Mortgage brokers are paid for writing loans, and aren't docked if those loans fail. Finance companies bundled subprime loans and sold some of them off to investors in other financial markets. But these firms miscalculated the likelihood of defaults in a housing downturn; they're now holding a bunch of bad loans that no one wants to buy.

Why are foreclosures and defaults growing among subprime borrowers?

"It's because the overall [real-estate] market has turned," Wachter says. When prices are flat, or down, borrowers can't refinance to lower their payments, because they don't have enough equity. They also can't sell to get out from under, because the house is worth less than they paid for it. The only option left is to bring in more income, or to miss payments.

Nationwide, more than 13 percent of subprime borrowers were late on payments in the fourth quarter of 2006, according to the Mortgage Bankers Association.

What does it all mean for the housing market?

If all the subprime loans currently in default were to go all the way to foreclosure, that would still be a small part of the overall mortgage market.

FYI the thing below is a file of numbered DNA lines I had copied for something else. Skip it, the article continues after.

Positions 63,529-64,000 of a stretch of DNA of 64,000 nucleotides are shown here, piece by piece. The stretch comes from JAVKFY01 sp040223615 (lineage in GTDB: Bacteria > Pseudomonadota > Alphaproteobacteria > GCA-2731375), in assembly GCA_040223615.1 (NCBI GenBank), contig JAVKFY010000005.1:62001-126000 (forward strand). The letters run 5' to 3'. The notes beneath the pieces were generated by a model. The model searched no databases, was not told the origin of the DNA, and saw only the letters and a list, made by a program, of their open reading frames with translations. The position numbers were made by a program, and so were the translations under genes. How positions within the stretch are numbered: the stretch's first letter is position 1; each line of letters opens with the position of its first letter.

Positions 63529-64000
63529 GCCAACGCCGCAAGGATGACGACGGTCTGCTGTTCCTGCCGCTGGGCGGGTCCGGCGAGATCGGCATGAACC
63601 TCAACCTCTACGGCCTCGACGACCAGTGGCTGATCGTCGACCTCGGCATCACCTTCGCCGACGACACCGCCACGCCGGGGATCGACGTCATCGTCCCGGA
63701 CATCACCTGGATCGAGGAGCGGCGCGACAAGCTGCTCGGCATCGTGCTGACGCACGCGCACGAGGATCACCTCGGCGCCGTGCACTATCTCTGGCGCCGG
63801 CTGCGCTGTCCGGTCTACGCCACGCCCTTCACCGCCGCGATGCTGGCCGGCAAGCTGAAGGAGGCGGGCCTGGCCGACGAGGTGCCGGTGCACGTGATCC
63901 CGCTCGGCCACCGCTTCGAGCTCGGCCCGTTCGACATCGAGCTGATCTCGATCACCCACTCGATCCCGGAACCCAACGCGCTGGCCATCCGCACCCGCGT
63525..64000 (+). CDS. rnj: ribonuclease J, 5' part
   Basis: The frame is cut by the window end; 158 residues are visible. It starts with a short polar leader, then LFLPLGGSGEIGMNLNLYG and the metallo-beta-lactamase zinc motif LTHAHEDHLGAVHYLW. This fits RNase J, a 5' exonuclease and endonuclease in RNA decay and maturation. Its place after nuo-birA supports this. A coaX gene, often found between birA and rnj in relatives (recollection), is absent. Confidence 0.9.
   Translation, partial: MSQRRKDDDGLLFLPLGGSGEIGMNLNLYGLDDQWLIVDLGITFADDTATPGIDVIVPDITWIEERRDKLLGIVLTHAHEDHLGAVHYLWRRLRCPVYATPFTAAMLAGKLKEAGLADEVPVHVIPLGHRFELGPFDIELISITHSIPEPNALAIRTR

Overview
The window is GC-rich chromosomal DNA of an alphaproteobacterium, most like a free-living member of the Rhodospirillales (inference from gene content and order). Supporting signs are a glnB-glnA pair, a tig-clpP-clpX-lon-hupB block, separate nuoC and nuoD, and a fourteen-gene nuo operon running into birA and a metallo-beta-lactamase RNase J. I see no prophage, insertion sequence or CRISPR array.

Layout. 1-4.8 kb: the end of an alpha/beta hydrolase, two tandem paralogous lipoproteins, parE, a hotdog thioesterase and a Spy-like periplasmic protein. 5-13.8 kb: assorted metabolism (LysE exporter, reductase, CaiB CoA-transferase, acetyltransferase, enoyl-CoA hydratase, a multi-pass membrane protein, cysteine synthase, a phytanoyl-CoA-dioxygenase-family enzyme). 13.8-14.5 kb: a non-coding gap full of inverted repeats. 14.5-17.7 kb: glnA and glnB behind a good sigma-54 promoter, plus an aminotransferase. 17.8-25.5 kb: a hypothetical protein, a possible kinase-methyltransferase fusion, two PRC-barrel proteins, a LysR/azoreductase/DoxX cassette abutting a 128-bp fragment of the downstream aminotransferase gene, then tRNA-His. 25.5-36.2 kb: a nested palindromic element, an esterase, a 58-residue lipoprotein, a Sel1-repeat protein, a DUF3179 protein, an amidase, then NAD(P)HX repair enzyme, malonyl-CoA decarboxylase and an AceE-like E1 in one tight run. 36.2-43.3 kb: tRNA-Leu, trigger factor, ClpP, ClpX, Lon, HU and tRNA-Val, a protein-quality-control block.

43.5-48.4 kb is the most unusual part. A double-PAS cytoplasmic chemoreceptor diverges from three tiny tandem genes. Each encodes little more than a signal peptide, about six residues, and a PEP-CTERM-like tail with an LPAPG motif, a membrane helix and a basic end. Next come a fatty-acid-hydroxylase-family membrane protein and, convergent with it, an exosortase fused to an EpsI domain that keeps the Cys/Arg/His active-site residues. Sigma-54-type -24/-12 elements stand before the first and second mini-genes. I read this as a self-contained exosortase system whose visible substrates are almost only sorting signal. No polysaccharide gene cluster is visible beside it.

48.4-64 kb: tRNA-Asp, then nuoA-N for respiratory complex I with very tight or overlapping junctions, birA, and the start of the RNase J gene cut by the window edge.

Even in states with the most foreclosures — Ohio, Michigan and Indiana — those foreclosures still represent just 0.5 percent of all mortgages. In regions with the most subprime lending that also have struggling local economies, foreclosures may rise to 1.5 percent or 2 percent of all mortgages, Wachter predicts.

But with lending standards now tightened, fewer borrowers will qualify for loans. That's a double whammy for housing — more homes on the market and fewer buyers. For example, in markets where home prices might have fallen 3 percent because of the general housing downturn, the presence of a lot of subprime borrowers in trouble could magnify that to a 6 percent price drop, Wachter says.

"Six percent of a $200,000 home may not sound like a whole lot," Wachter says, and it's not for a lot of people.

But for those who bought recently, and who need to move quickly, they're going to be in trouble, she says.